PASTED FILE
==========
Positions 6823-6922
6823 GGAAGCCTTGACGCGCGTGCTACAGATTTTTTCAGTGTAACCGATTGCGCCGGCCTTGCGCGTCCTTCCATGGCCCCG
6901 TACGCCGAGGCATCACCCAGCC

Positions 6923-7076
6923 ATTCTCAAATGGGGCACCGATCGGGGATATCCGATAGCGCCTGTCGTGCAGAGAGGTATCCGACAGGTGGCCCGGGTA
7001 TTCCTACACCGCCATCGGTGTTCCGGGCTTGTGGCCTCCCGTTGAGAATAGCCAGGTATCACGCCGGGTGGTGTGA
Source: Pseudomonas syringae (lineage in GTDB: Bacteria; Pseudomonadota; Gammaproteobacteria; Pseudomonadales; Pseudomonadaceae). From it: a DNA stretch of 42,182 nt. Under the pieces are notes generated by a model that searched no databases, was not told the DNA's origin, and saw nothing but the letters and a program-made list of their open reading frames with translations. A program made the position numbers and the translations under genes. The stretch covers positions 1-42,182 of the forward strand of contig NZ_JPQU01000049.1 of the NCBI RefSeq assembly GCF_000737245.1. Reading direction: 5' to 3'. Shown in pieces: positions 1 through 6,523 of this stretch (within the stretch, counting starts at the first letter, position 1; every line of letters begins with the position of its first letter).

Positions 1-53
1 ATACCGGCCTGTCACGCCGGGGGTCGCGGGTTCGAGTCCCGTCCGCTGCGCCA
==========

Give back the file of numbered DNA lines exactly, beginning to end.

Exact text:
Positions 6823-6922
6823 GGAAGCCTTGACGCGCGTGCTACAGATTTTTTCAGTGTAACCGATTGCGCCGGCCTTGCGCGTCCTTCCATGGCCCCG
6901 TACGCCGAGGCATCACCCAGCC

Positions 6923-7076
6923 ATTCTCAAATGGGGCACCGATCGGGGATATCCGATAGCGCCTGTCGTGCAGAGAGGTATCCGACAGGTGGCCCGGGTA
7001 TTCCTACACCGCCATCGGTGTTCCGGGCTTGTGGCCTCCCGTTGAGAATAGCCAGGTATCACGCCGGGTGGTGTGA
Source: Pseudomonas syringae (lineage in GTDB: Bacteria; Pseudomonadota; Gammaproteobacteria; Pseudomonadales; Pseudomonadaceae). From it: a DNA stretch of 42,182 nt. Under the pieces are notes generated by a model that searched no databases, was not told the DNA's origin, and saw nothing but the letters and a program-made list of their open reading frames with translations. A program made the position numbers and the translations under genes. The stretch covers positions 1-42,182 of the forward strand of contig NZ_JPQU01000049.1 of the NCBI RefSeq assembly GCF_000737245.1. Reading direction: 5' to 3'. Shown in pieces: positions 1 through 6,523 of this stretch (within the stretch, counting starts at the first letter, position 1; every line of letters begins with the position of its first letter).

Positions 1-53
1 ATACCGGCCTGTCACGCCGGGGGTCGCGGGTTCGAGTCCCGTCCGCTGCGCCA